NICE publishes guideline on abdominal aortic aneurysms

  • NICE
  • 19 Mar 2020

  • curated by Pavankumar Kamat
  • UK Medical News
Access to the full content of this site is available only to registered healthcare professionals. Access to the full content of this site is available only to registered healthcare professionals.

National Institute for Health and Care Excellence (NICE) has issued a new guideline on the diagnosis and management of abdominal aortic aneurysms (AAAs).

Several key recommendations were made in the guideline, the most important pertaining to the use of endovascular aneurysm repair (EVAR) within the NHS.

The draft guidance did not favour the use of EVAR. In response, the stakeholders argued that it would be challenging to quickly put into practice recommendations supporting open surgical repair over EVAR, where EVAR currently accounts for the majority of AAA repairs. The guideline now recommends considering EVAR in situations where open surgical repair cannot be performed due to some reasons, including medical or anaesthetic risks.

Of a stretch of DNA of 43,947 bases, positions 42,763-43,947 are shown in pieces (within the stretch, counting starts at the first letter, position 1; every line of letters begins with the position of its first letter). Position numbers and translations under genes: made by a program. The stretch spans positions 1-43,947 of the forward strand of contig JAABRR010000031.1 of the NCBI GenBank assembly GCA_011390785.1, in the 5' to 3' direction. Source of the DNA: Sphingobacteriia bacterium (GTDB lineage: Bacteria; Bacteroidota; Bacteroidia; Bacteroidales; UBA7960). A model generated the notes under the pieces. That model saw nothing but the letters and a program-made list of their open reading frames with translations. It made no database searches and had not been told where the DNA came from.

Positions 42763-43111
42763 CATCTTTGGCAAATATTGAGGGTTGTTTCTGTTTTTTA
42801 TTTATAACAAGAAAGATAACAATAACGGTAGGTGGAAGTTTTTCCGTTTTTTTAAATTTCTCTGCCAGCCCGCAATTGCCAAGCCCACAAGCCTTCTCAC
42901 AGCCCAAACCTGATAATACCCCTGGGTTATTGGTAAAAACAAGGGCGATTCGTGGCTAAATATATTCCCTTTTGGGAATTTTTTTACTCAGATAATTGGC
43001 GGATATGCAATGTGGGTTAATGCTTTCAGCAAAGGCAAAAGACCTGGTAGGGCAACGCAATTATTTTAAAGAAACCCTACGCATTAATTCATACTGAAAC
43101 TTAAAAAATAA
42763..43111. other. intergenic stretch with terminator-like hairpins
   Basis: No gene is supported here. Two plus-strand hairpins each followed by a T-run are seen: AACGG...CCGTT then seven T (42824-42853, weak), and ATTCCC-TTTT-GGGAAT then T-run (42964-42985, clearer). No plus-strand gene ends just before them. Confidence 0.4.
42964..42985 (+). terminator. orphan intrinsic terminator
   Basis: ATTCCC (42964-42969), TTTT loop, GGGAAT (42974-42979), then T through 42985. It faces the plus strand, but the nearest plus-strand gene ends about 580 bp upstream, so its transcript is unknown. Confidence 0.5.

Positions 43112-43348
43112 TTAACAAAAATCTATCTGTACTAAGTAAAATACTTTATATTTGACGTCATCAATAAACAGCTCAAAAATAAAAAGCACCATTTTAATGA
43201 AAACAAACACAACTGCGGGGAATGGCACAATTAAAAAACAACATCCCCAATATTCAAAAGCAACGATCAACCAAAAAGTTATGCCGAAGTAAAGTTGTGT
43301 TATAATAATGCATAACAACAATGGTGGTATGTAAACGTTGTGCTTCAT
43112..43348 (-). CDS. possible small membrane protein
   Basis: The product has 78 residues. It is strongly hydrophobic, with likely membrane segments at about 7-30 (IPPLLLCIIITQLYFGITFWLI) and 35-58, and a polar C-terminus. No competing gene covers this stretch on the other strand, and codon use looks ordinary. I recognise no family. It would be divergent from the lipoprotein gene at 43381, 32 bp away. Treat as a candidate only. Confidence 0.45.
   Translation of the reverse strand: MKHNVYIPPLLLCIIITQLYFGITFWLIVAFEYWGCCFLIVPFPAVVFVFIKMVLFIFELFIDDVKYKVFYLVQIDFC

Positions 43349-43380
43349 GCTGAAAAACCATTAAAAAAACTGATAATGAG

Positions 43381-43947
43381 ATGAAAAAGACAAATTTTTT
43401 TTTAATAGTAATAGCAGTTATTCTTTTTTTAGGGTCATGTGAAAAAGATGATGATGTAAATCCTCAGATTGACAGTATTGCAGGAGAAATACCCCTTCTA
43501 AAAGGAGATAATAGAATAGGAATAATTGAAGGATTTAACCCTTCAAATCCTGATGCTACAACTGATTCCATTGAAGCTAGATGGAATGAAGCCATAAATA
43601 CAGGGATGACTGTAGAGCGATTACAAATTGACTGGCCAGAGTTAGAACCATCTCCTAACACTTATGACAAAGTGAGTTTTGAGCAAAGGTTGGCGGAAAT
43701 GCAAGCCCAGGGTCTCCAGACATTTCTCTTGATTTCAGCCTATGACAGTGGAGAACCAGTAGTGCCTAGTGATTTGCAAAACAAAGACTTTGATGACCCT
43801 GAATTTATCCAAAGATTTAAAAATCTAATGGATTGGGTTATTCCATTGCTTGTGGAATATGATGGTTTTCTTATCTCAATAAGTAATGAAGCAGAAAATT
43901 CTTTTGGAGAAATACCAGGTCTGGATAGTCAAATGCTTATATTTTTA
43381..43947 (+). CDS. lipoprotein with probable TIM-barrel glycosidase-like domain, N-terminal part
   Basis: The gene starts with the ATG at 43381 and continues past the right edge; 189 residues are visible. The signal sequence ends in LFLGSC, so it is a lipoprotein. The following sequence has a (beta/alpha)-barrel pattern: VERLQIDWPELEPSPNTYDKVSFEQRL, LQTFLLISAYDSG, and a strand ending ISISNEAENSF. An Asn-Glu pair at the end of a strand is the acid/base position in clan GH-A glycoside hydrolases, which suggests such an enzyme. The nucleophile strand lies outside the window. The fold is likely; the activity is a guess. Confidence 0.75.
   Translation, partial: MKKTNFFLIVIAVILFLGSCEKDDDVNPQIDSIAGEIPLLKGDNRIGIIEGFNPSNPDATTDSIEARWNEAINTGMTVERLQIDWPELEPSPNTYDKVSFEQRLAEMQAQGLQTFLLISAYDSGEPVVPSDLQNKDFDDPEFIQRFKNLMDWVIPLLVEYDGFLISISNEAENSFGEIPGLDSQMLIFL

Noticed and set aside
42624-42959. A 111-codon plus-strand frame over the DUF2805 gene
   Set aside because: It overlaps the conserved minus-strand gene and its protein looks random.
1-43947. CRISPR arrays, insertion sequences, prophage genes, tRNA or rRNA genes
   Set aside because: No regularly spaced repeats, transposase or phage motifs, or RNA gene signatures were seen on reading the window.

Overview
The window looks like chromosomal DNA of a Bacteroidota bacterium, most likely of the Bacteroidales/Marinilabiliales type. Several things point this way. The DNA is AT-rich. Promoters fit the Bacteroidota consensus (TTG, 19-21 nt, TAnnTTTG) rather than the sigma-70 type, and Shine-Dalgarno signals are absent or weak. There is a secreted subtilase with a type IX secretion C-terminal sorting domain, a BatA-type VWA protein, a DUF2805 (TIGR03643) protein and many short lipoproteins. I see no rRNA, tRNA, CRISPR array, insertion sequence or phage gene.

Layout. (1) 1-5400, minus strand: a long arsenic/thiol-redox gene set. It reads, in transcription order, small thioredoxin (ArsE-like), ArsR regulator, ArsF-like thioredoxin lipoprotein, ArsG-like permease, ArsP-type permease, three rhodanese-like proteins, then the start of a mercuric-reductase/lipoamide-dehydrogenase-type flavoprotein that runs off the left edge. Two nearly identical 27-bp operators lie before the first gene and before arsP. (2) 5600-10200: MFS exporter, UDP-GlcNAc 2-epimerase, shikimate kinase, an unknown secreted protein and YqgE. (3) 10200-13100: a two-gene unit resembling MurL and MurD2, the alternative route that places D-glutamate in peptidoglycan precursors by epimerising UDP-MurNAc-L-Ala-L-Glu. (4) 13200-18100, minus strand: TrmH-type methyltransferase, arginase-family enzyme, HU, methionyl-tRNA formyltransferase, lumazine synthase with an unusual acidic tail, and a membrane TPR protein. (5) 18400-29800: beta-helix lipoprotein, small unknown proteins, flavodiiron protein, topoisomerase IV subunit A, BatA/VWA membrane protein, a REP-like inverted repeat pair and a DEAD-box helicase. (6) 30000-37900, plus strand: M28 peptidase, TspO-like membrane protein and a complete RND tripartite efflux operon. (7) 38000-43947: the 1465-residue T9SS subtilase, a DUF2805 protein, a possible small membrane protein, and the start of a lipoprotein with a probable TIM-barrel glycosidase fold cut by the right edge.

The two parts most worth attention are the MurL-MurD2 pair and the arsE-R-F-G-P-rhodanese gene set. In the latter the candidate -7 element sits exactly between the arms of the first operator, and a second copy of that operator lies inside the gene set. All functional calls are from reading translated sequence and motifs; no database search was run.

Justifying the recommendation, Paul Chrisp, director of the Centre for Guidelines at NICE, said: "We know that some clinicians prefer EVAR but what we are trying to do is steer the system to shift practice towards open surgery, in line with the evidence."

GPs should encourage all men aged ≥65 years to participate in the NHS AAA screening programme if they have not already. Routine screening is not offered to women, owing to a much lower risk than men. However, women aged ≥70 years may be considered for screening in the presence of risk factors such as hypertension, high cholesterol and smoking.

An abdominal aorta diameter of ≥5.5 cm warrants referral to a regional vascular service and patients to be seen within 2 weeks. Those with a diameter of 3.5-5.4 cm should be seen within 12 weeks.

The guideline also emphasises improving awareness of AAA among non-specialists by highlighting the signs, symptoms and risk factors indicative of symptomatic or ruptured AAA, which necessitates immediate ultrasound assessment. Earlier diagnosis of ruptured AAAs boosts the likelihood of appropriate treatment and survival.